The underestimated legacy of Dennis Ritchie

Dennis Ritchie is the inventor of the C programming language, which is the ancestor of a whole family of programming languages that includes C++, Java and C# — probably the three most popular programming languages today — as well as D and Objective-C, which are less popular but significant nonetheless.

Ritchie is also one of the authors of the early UNIX kernel, which was the first significant program written in C and for which C was originally designed, and which is the ancestor of a whole family of operating systems that includes Linux, MacOS X, iOS, BSD and many others.

C was the first programming language that allowed the programmer to structure data and code, making it relatively easy to handle very large quantities of data while also maintaining full control of how the hardware is used. Most operating systems today, including significant parts of Windows, are written in C — and most OS designs are at least partly based on UNIX.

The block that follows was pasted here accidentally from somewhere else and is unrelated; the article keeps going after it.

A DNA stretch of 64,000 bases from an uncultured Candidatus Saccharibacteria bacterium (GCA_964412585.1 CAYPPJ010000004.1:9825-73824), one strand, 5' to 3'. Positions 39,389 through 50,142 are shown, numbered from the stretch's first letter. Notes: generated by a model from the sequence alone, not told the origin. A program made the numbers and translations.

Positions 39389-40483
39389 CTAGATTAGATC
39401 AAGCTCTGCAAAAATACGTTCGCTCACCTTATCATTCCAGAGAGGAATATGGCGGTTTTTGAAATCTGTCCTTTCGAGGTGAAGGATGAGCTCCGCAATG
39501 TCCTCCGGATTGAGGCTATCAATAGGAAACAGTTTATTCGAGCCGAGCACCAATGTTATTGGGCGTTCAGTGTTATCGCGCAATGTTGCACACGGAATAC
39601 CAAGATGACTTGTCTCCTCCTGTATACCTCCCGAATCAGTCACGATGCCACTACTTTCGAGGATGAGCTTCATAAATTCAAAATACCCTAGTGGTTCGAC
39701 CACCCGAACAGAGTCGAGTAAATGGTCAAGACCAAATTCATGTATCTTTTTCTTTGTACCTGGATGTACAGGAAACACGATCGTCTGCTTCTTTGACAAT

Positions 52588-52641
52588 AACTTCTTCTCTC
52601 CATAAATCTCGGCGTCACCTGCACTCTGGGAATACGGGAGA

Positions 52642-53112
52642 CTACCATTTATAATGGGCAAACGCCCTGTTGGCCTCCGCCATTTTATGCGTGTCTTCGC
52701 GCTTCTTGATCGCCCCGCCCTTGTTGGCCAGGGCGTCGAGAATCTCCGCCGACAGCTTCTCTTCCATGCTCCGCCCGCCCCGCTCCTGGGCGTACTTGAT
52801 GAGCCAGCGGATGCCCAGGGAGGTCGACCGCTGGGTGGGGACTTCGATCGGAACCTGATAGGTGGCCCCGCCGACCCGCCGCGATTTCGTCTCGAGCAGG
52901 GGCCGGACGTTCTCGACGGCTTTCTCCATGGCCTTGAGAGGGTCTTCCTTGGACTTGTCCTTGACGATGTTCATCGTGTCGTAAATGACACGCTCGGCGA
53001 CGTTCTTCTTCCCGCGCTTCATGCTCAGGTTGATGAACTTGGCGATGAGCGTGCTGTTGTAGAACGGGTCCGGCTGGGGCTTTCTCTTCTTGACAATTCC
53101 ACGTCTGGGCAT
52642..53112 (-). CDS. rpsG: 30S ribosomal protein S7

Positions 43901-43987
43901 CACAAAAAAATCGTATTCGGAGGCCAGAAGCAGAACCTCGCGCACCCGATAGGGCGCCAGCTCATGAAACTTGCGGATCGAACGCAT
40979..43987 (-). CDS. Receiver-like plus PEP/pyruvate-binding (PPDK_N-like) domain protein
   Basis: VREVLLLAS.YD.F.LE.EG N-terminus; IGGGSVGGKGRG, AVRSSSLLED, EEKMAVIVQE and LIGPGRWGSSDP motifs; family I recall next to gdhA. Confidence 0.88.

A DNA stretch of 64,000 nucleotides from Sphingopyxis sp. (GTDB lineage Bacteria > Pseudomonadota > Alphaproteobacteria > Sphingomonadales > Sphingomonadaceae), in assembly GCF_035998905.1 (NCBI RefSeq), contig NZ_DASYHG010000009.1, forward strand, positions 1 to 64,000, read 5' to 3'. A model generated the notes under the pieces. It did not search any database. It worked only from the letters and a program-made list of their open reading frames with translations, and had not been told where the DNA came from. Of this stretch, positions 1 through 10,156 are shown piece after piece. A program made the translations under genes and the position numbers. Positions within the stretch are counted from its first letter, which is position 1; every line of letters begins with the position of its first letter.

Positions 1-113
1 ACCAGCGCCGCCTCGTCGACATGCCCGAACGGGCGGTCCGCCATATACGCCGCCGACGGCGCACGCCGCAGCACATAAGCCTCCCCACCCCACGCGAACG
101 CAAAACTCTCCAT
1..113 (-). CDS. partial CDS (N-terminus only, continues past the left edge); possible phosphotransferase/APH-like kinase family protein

Everywhere you look, you can see the fruits of Dennis Ritchie’s labor — and by his fruits you shall know the man — but it seems this man is known only to those of us who either have an intimate knowledge of C and/or UNIX, or are more-than-usually interested in programming language design.

That is a real shame: I think there is a lot we can learn from his legacy — and a lot to be gained from continuing his work.

About rlc

Software Analyst in embedded systems and C++, C and VHDL developer, I specialize in security, communications protocols and time synchronization, and am interested in concurrency, generic meta-programming and functional programming and their practical applications. I take a pragmatic approach to project management, focusing on the management of risk and scope. I have over two decades of experience as a software professional and a background in science.
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